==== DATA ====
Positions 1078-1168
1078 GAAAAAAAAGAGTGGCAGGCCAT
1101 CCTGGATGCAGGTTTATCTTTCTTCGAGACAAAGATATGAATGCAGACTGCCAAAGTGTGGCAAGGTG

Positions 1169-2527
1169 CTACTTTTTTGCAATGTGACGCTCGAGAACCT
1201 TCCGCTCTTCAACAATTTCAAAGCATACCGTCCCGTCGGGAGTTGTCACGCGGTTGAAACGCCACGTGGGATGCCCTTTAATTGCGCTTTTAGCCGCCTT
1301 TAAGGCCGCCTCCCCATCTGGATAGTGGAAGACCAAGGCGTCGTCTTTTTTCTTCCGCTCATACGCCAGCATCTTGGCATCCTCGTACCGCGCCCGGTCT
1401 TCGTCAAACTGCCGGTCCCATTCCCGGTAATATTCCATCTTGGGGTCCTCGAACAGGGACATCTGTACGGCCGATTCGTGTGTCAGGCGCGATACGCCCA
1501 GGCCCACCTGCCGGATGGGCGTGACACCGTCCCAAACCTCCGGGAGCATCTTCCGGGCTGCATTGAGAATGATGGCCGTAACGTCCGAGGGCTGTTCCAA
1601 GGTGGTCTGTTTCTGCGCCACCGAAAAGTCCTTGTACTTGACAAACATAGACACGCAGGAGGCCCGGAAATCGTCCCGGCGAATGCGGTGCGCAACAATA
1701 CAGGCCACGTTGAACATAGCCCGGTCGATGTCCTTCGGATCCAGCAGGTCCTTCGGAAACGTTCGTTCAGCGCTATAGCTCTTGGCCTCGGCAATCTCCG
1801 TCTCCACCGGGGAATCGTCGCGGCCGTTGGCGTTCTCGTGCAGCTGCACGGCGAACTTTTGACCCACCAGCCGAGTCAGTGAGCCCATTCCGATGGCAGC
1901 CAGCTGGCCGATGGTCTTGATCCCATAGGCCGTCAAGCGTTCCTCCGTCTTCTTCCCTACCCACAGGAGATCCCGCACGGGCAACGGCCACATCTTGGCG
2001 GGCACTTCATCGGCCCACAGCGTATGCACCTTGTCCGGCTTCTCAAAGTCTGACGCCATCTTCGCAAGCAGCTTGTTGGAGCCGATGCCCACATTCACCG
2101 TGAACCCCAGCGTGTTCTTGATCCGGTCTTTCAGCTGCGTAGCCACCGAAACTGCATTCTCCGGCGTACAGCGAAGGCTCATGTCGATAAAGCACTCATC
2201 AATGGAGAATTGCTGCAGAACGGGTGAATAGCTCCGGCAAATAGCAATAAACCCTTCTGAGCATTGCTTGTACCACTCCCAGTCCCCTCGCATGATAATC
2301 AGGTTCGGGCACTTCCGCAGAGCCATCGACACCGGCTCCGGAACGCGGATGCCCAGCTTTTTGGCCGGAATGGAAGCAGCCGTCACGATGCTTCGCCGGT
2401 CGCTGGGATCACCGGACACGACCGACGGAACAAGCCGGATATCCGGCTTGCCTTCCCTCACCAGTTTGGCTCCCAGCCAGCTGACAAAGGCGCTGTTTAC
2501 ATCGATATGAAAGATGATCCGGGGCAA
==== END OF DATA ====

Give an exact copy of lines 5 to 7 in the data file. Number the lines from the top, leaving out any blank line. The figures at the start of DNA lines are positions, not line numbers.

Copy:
1169 CTACTTTTTTGCAATGTGACGCTCGAGAACCT
1201 TCCGCTCTTCAACAATTTCAAAGCATACCGTCCCGTCGGGAGTTGTCACGCGGTTGAAACGCCACGTGGGATGCCCTTTAATTGCGCTTTTAGCCGCCTT
1301 TAAGGCCGCCTCCCCATCTGGATAGTGGAAGACCAAGGCGTCGTCTTTTTTCTTCCGCTCATACGCCAGCATCTTGGCATCCTCGTACCGCGCCCGGTCT